In his long career, Evanstein Montague has taught more than 1,000 teenagers to drive, coaxing them through three-point turns, guiding them down slippery driveways, turning sophomores with sweaty palms into virtuosos of parallel parking.
In his argyle tie, wire spectacles and no-nonsense lanyard, he can stare down a classroom of 35 juveniles in a hormone frenzy, some with fingernails painted turquoise, some with hair colored green or purple, all of them hungry for a set of car keys.
They tackle him in the hallways at Enloe High School, peppering him with questions, desperate for him to sign off on their budding adulthood. He calls them “little people,” and he guides them into a world of steel and rubber and gasoline with the stern benevolence of a farmer raising chicks.
“These little people are crazy,” he says with a sigh. “I thank God for parents who have put some listening skills in their children.”
But in the last year, Montague’s work has taken on a terrible new importance, and he approaches teaching with the grave wisdom of a parent who has answered the most dreaded telephone call.
In 2014, on Christmas Eve, he learned that his daughter Idoreyin Patience Montague died when her Subaru crashed in Baltimore, a fatal collision with an SUV. She was 30, a classically trained pianist, violinist and singer, a doctor in her second year as a resident at Johns Hopkins Hospital, a daughter who would call her father after his driver’s ed classes and joke, “Did anybody try to kill my Daddy today?”
Now in class, Montague endures videos with broken glass and twisted steel. He looks at the eyes staring back at him, eyes that will be looking through a windshield before the end of the year, and pictures a mother and father just like him. Some of his students ask about the obvious irony in his work.
But to Montague, it makes life-and-death sense to keep teaching even as he approaches 60. Every time he finishes a class, he turns his eye skyward and tells Idoreyin, “I got another one. I put another good one on the road.”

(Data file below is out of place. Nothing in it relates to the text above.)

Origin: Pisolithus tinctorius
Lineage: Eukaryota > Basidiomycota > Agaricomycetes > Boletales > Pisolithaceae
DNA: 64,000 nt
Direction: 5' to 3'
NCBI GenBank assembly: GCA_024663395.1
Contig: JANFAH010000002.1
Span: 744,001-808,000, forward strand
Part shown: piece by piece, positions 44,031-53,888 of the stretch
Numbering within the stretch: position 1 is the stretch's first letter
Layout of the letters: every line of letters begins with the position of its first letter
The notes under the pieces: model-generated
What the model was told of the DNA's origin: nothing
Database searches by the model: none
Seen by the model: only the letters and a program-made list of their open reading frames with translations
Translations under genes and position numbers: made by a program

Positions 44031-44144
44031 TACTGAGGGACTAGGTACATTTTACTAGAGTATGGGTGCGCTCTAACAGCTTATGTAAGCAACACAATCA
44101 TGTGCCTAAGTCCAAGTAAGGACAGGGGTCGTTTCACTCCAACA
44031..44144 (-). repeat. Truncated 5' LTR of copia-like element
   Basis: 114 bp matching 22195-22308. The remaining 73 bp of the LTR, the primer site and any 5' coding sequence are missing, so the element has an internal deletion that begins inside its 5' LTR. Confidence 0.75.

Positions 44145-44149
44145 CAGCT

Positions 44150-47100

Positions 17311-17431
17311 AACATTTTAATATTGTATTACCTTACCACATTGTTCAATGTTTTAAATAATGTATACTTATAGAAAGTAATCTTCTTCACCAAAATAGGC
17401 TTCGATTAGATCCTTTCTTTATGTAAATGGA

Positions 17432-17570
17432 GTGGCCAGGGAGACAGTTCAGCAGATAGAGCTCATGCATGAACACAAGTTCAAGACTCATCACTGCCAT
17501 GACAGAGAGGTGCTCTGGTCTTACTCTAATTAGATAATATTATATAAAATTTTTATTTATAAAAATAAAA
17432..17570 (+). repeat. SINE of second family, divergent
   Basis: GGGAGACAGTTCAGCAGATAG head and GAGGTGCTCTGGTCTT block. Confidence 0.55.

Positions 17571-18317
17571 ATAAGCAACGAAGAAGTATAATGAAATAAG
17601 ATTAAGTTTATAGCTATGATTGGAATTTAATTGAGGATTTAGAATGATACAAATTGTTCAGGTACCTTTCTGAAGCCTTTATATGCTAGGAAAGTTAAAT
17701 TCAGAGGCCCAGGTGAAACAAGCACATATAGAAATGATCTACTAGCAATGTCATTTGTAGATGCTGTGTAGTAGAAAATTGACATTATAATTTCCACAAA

A Shaw University graduate, Montague raised a pair of daughters on his own, sometimes working three jobs – a trim and well-spoken man with a background in finance and the ministry. He stumbled into driver’s school during a stint as bicycle-riding security guard, where people commented on his uncommon rapport with teens. I spent a day with Montague on Thursday and watched him elbow his way through thousands of students, almost every one of whom hollered out to him eagerly whether engaged in an ROTC drill or ducking into the boys’ room.
He leads class like a showman, calling out students by name, gesturing with his handkerchief in his hand, kneading his forehead in frustration.
“What is open road driving?” he bellows to a reticent pupil. “Listen up. Hold on a minute. Why are you looking at that computer? Minimize that screen! Every time I come up here, what I’m presenting to you is something you need, that’s going to help you. You’re one of my favorite students. You know better! Now, what is open road driving? You can look on your paper! You took notes!”
Montague relishes the danger posed by a confused 15-year-old at the controls of 3,000-pound hunk of metal moving at 50 mph, knowing that if he can shepherd that lamb around a hairpin turn, through Beltline traffic, through a puddle, the world will gain a courteous, defensive driver instead of a texting, burger-eating menace.
“I’ve only had one accident,” he said, recalling the girl who hit the gas instead of the brake. “The car went airborne and split a telephone pole in half. The girl was in tears. The little boy in the back seat was waving his arms.”
He raised Idoreyin to reach the National Honor Society, to take the physics prize at Shaw, to crave the medical field so ardently that she took a crack-addicted patient home with her.
“I wish she had consulted with me before she did that!” says Montague, ever the cautious father.
When she died, so many letters of condolence poured in that he still hasn’t read them all, let alone responded. He forced himself to deliver her eulogy. He takes comfort in the scholarship that Hopkins offers in her name, and with her memory in mind, he refuses to collapse in grief. Rather than give in to the pain that consumed him, he went right back to work at Enloe.
“I’m doing what I’m doing because of her,” he said, “to make sure nobody, no other parents, have to feel what I felt. I cannot keep someone from hitting your son or daughter. But if they will follow what I say: Slow down when it’s raining, increase the following distance, put your windshield-wipers on, put your defroster on, do not even touch your cellphone, you will not be the person getting the call from the police.”
He wears his daughter’s fleece from Hopkins, the initials IPM embroidered on the sleeve. He compliments students when they wear an attractive shade of purple, Idoreyin’s favorite color. And he escorts little people into a dangerous world, one set of keys at a time.